Into the void of public understanding of just who is leaving what pour ready vats of misinformation, carefully (or not) fashioned by the two sides, their backers (bankers, unions, business, Russia, USA, Vladimir Putin, Barack Obama, etc.) and the press. There are so many articles, mentions, debunkings, exposés, exploitations, etc. of this misinformation, it can be hard for even a determined voter to get at the truth.

Boris Johnson and friends, for example, were quick to raise the very real spectre of all of southern Europe — meaning Italy & Greece, but really meaning the commonly referred to PIIGS countries of Portugal, Italy, Ireland Greece and Spain — being forced into the worst depression and recessions since the Great Wars, even though, as with Grexit, that has to do with the Eurozone, of which the UK has no part. It may be an effective scare tactic to point to youth unemployment rates as high as 50% in those countries, which is true, but that has no real relevance to the matter at hand, unless one is stoking fears of mass migration, which, Surprise!, is exactly what they’re doing.

The cause and effect of mass migration is very much at play here, as are its bedfellows, xenophobia, racism, hatred. Witness, for example, the image recently introduced by Nigel Farage‘s United Kingdom Independence Party (UKIP):


Those are refugees fleeing war in Syria, by the way, which by International law are protected peoples, but Farage will gleefully use them as a harbinger of huddled brown people flooding the shores of England. And mind you, he’s talking just to England here. Scotland is all too happy to welcome more.

The influx of foreigners which has many here upset are those economic migrants coming from other EU countries, those taking advantage of Freedom of Movement, a central tenet of the EU itself. One can walk into a pub anywhere in this country, so it would seem, and be waited on by a Pole, or other EU migrant. But for maximum effect, Farage focuses not on those other white-skinned people, but on our darker brothers and sisters from less savoury places (remind you of someone, Mr. Trump?).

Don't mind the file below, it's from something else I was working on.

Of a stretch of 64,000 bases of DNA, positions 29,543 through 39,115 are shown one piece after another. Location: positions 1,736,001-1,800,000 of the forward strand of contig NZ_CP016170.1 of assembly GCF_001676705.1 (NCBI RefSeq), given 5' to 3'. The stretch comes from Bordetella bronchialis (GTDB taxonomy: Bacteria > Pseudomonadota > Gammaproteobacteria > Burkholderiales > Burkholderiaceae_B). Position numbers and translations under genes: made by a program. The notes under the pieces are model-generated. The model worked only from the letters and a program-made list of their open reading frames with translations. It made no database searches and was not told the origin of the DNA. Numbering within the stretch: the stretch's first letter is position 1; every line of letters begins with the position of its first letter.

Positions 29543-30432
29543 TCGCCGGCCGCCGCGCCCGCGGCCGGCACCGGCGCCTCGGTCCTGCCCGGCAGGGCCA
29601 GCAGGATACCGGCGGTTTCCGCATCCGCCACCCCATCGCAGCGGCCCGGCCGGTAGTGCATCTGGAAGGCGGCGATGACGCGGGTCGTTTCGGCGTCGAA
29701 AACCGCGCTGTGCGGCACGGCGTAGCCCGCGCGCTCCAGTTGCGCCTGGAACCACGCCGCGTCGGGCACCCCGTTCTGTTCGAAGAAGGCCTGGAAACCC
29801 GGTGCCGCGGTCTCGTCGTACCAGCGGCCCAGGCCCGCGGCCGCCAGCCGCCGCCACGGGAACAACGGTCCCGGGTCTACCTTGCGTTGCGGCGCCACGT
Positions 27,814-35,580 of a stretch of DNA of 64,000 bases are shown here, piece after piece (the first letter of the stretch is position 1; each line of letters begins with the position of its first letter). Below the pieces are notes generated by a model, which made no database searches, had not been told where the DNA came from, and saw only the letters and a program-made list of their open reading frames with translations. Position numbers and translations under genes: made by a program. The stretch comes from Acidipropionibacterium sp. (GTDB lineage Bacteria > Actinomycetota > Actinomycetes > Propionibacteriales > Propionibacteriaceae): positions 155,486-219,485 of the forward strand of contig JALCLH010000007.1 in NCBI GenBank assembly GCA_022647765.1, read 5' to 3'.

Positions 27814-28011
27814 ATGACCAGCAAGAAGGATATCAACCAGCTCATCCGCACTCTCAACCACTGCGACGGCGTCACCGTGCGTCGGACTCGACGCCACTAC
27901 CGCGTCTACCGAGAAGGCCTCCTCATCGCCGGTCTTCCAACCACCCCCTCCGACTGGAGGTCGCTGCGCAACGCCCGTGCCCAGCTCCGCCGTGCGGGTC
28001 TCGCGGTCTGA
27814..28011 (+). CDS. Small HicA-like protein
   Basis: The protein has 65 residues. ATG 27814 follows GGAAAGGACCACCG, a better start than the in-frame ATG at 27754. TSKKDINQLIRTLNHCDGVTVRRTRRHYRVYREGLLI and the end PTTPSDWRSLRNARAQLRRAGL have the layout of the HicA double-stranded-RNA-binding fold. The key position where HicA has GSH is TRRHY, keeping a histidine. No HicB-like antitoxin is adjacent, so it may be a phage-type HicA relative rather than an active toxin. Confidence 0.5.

To be fair, there is plenty execrable behaviour on the side of Remain, too. Cameron has proven himself all too willing in this campaign and others, to resort to blanket statements of untruth and conjecture masquerading as fact, to the extent one wonders just how he ever manages to actually win elections. In spite of his own best efforts, it would seem.

Well, enough of this. It is now past 03:00 and time for my time-shifted brain to go back to sleep. Tomorrow waits on the doorstep, the final day of the campaign, and then comes the vote itself.

I would be remiss, however, were I not to mention the assassination of the late Labour MP Jo Cox, of Yorkshire (yes, that Yorkshire, you Downton Abbey fans) who was shot and stabbed by a crazy man, shouting Britain First! (coincidentally the name of a nationalist, racist party) in Birstall near Leeds. She had come for a “constituent surgery” (think “town hall” meeting) to be held in a library, in her district of Batley and Spen, Yorkshire.


A passionate campaigner for human rights, refugee rights, prevention of war crimes and other humanitarian causes, Cox was also a firm believer in the European experiment, and campaigned strongly in defence of Remain. Her death shook the country in ways large and small, and lead at least one Leave supporting Labour MP to switch her vote. Macabre as it is, in response to her death the financial markets rallied, believing the public revulsion at a political assassination (the first in over 40 years) would bring people back to their senses, as it were.

We shall see, the final vote tally should be in Friday morning…

Make Europe Grate Again

On 06/01/2016, A Friend wrote:

Make America Grate Again
Trump Makes America Grate

And he’ll apparently be making Europe Grate Again, too.